Lecture+7 - Lecture7 FoodLegislation...

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    Lecture 7 Food Legislation
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Major U.S. Government agencies  responsible for standards for food U.S. Department of Agriculture U.S. Department of Health and Human  Services (FDA) U.S. Department of Commerce Bureau of Public Health
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USDA Inspection and grading of  Fresh meat Poultry Eggs, Fruits Vegetables Dairy products (not fluid milk) Grains Canned fruits/vegetables
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USDA is responsible for  enforcing Federal Meat Inspection Act, 1906 Passed in response to increased public  awareness of slaughterhouse conditions  and meat handling techniques after Upton  Sinclair’s  The Jungle Meat inspector examine fresh meat for  wholesomeness (safety) Defined label terms for fresh meat 
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USDA Legislation Poultry Products Inspection Act (1957) Covered poultry the same as fresh meat Egg Products Inspection Act (1970) Covered processed eggs (shell eggs later) the  same as fresh meat Agricultural Marketing Act (1946) Established quality grading for select foods HACCP Final Rule (1996) Meat and poultry must be handled following  HACCP
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U.S. Department of Agriculture Grade:   The voluntary process in which foods are  evaluated for yield (a 1 to 5 grading for meats only)  and quality (Prime, Choice, AA, A, Fancy, etc.).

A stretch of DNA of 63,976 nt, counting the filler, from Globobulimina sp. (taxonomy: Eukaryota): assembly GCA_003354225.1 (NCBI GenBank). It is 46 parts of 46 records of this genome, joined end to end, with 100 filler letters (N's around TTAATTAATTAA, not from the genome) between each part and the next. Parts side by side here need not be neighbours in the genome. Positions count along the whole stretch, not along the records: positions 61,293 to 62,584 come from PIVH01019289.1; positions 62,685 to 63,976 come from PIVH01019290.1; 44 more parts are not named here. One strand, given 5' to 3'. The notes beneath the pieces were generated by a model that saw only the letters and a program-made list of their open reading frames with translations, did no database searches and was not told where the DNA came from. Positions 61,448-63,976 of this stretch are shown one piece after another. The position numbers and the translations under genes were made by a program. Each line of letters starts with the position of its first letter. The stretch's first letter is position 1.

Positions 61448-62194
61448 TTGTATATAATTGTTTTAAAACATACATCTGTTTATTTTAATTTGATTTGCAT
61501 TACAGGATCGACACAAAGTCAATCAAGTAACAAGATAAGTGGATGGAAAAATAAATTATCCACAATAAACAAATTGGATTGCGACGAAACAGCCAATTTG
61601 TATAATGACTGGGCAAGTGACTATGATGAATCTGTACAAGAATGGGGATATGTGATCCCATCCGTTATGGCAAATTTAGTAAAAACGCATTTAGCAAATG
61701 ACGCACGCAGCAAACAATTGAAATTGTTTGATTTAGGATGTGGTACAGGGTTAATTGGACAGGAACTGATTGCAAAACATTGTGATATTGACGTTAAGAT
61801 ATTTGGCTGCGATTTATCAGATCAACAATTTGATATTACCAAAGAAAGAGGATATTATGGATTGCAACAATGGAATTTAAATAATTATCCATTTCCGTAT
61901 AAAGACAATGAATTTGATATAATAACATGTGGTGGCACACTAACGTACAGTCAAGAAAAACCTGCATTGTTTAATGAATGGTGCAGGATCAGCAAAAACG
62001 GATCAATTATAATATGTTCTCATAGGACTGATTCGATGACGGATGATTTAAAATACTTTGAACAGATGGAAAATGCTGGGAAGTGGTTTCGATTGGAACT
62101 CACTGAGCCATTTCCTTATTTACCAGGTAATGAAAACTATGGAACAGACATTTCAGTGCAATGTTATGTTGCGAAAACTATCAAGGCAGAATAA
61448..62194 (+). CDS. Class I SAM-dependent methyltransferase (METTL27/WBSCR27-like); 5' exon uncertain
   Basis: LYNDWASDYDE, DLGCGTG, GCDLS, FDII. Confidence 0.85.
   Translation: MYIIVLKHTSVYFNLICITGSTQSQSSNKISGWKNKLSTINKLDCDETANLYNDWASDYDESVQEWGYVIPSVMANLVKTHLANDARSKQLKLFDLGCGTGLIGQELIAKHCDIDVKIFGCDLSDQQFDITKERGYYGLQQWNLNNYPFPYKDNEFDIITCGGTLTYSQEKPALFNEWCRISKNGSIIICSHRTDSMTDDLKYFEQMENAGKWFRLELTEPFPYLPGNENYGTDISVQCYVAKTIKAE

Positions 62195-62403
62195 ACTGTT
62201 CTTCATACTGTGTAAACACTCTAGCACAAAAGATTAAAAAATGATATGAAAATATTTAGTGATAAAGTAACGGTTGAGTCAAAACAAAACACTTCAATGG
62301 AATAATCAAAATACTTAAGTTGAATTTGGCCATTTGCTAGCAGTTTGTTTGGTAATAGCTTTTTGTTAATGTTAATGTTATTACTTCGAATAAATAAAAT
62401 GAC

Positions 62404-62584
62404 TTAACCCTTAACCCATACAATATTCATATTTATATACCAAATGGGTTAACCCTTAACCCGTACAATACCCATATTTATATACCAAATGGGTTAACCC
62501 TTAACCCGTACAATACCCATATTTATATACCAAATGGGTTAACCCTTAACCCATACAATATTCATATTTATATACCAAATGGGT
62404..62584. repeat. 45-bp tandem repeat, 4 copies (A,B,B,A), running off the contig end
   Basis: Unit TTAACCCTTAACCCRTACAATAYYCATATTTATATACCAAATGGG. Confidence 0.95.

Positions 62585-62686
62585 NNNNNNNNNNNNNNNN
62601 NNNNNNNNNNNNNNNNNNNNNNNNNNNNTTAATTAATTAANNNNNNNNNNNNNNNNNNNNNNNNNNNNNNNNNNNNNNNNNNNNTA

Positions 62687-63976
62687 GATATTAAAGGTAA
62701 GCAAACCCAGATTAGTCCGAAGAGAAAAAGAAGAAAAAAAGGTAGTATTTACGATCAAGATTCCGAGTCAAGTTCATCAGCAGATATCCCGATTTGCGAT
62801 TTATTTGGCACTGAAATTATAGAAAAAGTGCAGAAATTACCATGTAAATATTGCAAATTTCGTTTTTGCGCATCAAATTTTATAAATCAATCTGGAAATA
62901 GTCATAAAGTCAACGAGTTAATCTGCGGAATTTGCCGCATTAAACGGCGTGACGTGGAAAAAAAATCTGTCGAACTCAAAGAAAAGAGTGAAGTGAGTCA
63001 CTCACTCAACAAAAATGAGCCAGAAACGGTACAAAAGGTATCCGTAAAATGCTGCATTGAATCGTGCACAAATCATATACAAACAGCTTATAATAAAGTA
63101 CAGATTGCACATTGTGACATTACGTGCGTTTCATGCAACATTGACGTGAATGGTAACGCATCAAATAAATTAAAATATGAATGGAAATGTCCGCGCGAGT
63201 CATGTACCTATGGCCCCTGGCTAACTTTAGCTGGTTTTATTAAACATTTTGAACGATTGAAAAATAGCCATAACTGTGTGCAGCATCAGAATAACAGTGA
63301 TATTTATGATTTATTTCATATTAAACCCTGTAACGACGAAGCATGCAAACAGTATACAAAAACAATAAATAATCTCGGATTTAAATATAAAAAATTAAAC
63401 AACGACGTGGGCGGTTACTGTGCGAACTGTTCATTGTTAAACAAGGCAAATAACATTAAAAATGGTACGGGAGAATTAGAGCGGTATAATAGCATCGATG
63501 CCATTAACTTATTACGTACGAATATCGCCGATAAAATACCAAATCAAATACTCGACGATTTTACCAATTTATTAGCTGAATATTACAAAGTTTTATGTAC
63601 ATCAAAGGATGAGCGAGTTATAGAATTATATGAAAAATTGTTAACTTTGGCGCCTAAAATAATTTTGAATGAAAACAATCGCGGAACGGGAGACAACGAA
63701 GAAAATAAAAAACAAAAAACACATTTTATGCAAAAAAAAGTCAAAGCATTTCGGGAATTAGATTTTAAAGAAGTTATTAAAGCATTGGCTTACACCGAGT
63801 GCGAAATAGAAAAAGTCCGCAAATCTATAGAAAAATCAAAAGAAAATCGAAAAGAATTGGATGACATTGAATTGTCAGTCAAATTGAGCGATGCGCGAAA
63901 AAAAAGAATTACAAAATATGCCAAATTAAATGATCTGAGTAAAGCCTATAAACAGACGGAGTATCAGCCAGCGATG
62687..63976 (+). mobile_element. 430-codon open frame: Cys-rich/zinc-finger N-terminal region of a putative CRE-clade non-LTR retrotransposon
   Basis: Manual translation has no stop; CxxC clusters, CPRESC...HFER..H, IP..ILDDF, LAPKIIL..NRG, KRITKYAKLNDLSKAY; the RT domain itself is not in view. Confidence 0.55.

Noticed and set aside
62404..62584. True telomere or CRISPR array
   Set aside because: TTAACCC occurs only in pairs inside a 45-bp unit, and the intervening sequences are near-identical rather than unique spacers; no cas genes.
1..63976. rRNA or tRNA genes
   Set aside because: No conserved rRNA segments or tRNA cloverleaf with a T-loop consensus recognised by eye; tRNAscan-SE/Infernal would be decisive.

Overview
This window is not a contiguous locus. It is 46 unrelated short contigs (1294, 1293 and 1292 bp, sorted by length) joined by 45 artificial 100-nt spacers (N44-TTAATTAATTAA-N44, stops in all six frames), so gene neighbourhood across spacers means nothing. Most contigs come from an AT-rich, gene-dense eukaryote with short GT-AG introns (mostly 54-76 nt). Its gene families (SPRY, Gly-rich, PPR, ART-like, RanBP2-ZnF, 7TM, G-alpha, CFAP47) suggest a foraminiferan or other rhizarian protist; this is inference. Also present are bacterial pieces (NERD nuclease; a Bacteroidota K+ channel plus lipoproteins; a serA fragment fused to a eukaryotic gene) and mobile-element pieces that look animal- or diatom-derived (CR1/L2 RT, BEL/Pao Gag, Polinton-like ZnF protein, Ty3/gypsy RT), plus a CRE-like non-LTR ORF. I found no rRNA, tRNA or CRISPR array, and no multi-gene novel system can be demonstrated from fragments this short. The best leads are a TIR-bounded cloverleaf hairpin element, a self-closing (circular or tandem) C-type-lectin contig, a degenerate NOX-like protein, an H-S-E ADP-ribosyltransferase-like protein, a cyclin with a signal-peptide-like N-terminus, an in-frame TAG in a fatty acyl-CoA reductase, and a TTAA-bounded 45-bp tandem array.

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USDA Inspection Stamps
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Organic Foods Production Act Production of agricultural products without the  use of conventional pesticides, fertilizers, or  hormones Farmland must be free of conventional fertilizers and  pesticides for 3 years before producing a crop which can  be sold as organic Compost, manure or other organic fertilizers  are used in crop production Organically produced animals (from the last  third of gestation or the second day of life for  a chick) can only be fed organic feed.
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USDA labeling rules for  “organic” food (2002) Certified organic—100% USDA organic seal can be used if product is  produced from 95% organic ingredients Products with 70-95% organic ingredients  may be labeled “made with organic  ingredients Products with less than 70% organic  ingredients may not use the word “organic” on  the front of the package, but may include it in  the list of ingredients.
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Organic Label
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U.S. Department of Health  and Human Services Food and Drug Administration (FDA)— responsible for inspection and regulation of  ingredients used in processed foods. Regulates safety and wholesomeness of 
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This note was uploaded on 10/25/2011 for the course NUTRITIONA 709-201 taught by Professor Barbaratangle during the Fall '11 term at Rutgers.

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Lecture+7 - Lecture7 FoodLegislation...

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